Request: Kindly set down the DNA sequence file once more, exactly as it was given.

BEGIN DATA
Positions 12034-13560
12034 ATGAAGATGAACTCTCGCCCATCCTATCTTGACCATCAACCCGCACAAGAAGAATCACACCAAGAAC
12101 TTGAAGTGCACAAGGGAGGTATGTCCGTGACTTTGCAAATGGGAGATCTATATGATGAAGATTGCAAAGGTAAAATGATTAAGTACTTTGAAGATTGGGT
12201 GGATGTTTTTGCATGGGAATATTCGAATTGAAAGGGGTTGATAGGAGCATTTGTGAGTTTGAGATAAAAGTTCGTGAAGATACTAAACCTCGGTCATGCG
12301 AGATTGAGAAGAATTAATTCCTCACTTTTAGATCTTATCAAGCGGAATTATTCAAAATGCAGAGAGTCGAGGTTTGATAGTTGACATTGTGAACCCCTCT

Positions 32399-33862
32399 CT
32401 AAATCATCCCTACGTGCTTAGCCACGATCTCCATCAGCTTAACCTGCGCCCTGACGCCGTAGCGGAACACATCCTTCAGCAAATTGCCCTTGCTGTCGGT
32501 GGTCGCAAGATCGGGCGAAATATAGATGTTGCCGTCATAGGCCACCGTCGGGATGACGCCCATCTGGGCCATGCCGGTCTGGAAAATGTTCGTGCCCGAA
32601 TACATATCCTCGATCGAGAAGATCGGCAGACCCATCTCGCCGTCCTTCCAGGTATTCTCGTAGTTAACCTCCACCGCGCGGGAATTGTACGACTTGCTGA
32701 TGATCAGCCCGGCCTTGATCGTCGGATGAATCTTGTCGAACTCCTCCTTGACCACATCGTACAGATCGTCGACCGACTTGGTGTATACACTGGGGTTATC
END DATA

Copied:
Positions 12034-13560
12034 ATGAAGATGAACTCTCGCCCATCCTATCTTGACCATCAACCCGCACAAGAAGAATCACACCAAGAAC
12101 TTGAAGTGCACAAGGGAGGTATGTCCGTGACTTTGCAAATGGGAGATCTATATGATGAAGATTGCAAAGGTAAAATGATTAAGTACTTTGAAGATTGGGT
12201 GGATGTTTTTGCATGGGAATATTCGAATTGAAAGGGGTTGATAGGAGCATTTGTGAGTTTGAGATAAAAGTTCGTGAAGATACTAAACCTCGGTCATGCG
12301 AGATTGAGAAGAATTAATTCCTCACTTTTAGATCTTATCAAGCGGAATTATTCAAAATGCAGAGAGTCGAGGTTTGATAGTTGACATTGTGAACCCCTCT

Positions 32399-33862
32399 CT
32401 AAATCATCCCTACGTGCTTAGCCACGATCTCCATCAGCTTAACCTGCGCCCTGACGCCGTAGCGGAACACATCCTTCAGCAAATTGCCCTTGCTGTCGGT
32501 GGTCGCAAGATCGGGCGAAATATAGATGTTGCCGTCATAGGCCACCGTCGGGATGACGCCCATCTGGGCCATGCCGGTCTGGAAAATGTTCGTGCCCGAA
32601 TACATATCCTCGATCGAGAAGATCGGCAGACCCATCTCGCCGTCCTTCCAGGTATTCTCGTAGTTAACCTCCACCGCGCGGGAATTGTACGACTTGCTGA
32701 TGATCAGCCCGGCCTTGATCGTCGGATGAATCTTGTCGAACTCCTCCTTGACCACATCGTACAGATCGTCGACCGACTTGGTGTATACACTGGGGTTATC